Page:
He Who Will Not Be Ignored will not eat M&M cookies; he believes that they make him sick. It’s not a decision he arrived at arbitrarily, it is, in his mind, supported by hard evidence.
Four years ago, while driving him home from a doctor’s appointment, I offered to buy He Who a cookie as a reward for good behavior both at school and the doctor’s office. We stopped at a local farm stand, which is where he spotted a huge cookie studded with M&Ms. I bought it, along with some dinner fixings, and broke off a small piece for him to nibble on during the ride home, then gave him another piece after dinner.
A few hours later, he got sick to his stomach just after he fell asleep. Although this (thankfully) had never been a routine occurrence, we fell into our usual roles: She Who Must Be Obeyed cleaned him up, I stripped and washed the bedclothes. He recovered by the next morning, and by that evening he had a full appetite again. I offered him the rest of the cookie for dessert, but he refused, saying “That cookie made me sick!”
He had formulated a cause-and-effect association that was difficult to argue with. He refused those cookies for years and never got sick, therefore, he had, in his mind, isolated the cause. I used to make the same association with chocolate cake (fortunately, not all chocolate cake, just chocolate bundt cake dusted with powdered sugar) after a particularly gut-wrenching evening when I was about eight years old.
After a recent refusal of a smaller M&M cookie, I decided to test my son’s ability to reason. I purchased two cookies from the same bakery, identical except for the embedded chocolate: one had M&Ms, the other had chips. I offered him the M&M cookie first and he refused to eat it. I offered him the chip version, which he happily devoured.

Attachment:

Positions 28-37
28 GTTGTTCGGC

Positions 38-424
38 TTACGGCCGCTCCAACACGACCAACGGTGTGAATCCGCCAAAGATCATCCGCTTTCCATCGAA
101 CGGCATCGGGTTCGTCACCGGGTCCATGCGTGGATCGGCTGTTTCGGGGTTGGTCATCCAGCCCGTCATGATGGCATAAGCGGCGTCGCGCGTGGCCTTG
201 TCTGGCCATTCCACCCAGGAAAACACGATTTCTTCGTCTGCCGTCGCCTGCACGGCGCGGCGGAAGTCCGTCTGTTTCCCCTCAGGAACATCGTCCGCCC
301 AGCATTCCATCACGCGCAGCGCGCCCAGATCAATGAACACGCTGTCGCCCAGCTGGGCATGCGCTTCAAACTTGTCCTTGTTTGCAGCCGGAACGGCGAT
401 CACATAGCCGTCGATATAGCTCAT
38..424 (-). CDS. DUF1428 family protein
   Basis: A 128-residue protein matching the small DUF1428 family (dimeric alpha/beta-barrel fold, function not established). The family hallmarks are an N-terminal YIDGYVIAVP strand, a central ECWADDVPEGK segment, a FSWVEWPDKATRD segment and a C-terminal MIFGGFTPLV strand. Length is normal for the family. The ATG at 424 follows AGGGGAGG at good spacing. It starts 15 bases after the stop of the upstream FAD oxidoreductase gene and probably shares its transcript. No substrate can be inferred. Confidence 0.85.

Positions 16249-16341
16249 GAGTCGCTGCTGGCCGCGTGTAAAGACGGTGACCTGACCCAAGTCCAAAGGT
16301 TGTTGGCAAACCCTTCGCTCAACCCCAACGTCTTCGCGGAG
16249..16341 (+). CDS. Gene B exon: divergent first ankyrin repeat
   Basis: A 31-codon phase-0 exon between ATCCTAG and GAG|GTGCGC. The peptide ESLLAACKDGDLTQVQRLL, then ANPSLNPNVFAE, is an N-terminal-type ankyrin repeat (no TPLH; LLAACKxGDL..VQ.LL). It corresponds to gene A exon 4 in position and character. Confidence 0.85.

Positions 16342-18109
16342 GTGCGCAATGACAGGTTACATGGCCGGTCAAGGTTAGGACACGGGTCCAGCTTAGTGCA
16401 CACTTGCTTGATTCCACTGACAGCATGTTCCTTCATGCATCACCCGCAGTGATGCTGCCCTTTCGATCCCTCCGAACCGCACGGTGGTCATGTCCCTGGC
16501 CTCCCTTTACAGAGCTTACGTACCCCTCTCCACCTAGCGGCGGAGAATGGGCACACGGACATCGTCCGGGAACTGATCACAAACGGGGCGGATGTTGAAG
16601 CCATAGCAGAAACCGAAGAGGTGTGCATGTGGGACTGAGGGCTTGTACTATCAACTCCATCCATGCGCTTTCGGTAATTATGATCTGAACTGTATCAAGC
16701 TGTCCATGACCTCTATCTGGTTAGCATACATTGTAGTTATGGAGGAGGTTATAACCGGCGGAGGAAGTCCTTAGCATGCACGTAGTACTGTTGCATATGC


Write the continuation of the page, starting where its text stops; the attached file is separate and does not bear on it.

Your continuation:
“Those are the exact same cookie, except for the chocolate chips or M&Ms. Why won’t you eat the M&M cookie?” I asked.
“Because it will make me sick.” he replied.
“Did you like the cookie with chocolate chips?”
“Did you like the way the cookie tasted?”
“I’m going to break off a piece of each cookie from a part with no chips or M&Ms. I want you to try a bite of each piece and tell me how they taste.”
“They taste the same.”
I poured out a handful of chocolate chips and a handful of M&Ms. “Can you eat both of these?”
“Yes, I like them both.”
“So the cookie part is OK, the M&Ms are OK, and the chocolate chips are OK.”
“So what makes you sick?”
“I guess it’s not the cookie.”
“You remember that I always cleaned up the mess after you got sick. I could see what you had eaten before you had stomach problems. Do you know what I saw every time?”
“Hot dogs.” (There was a two-year stretch, before he became the adventurous eater who wolfs down pig’s head, where forty percent of his diet consisted of hot dogs.) “Maybe you should stop eating hot dogs, because it sems more likely that they made you sick.”
He thought a bit and replied “Maybe it wasn’t the food. Maybe I got sick from some germs, or from another kid.”
“I think you’re right,” I said. Lesson learned.
Two days ago, ten infant deaths from pertussis were reported in California, the latest in an outbreak involving 5,978 confirmed, probable and suspected cases of the disease. Although most of the infants were to young to have received the DPT vaccine, they almost certainly contracted the disease from unvaccinated family members, either children or adults.
In the face of overwhelming evidence to the contrary, parents are refusing to have their children vaccinated because they believe vaccines cause autism.
My son is not quite twelve years old, but was able, with some guidance, to disprove a false correlation. No one, with the exception of a hypothetical miffed baker, was affected by his refusal to eat M&M cookies. If dying infants aren’t evidence enough of the necessity of vaccinations, what analogy could we possibly construct to convince these “vaccine skeptics”?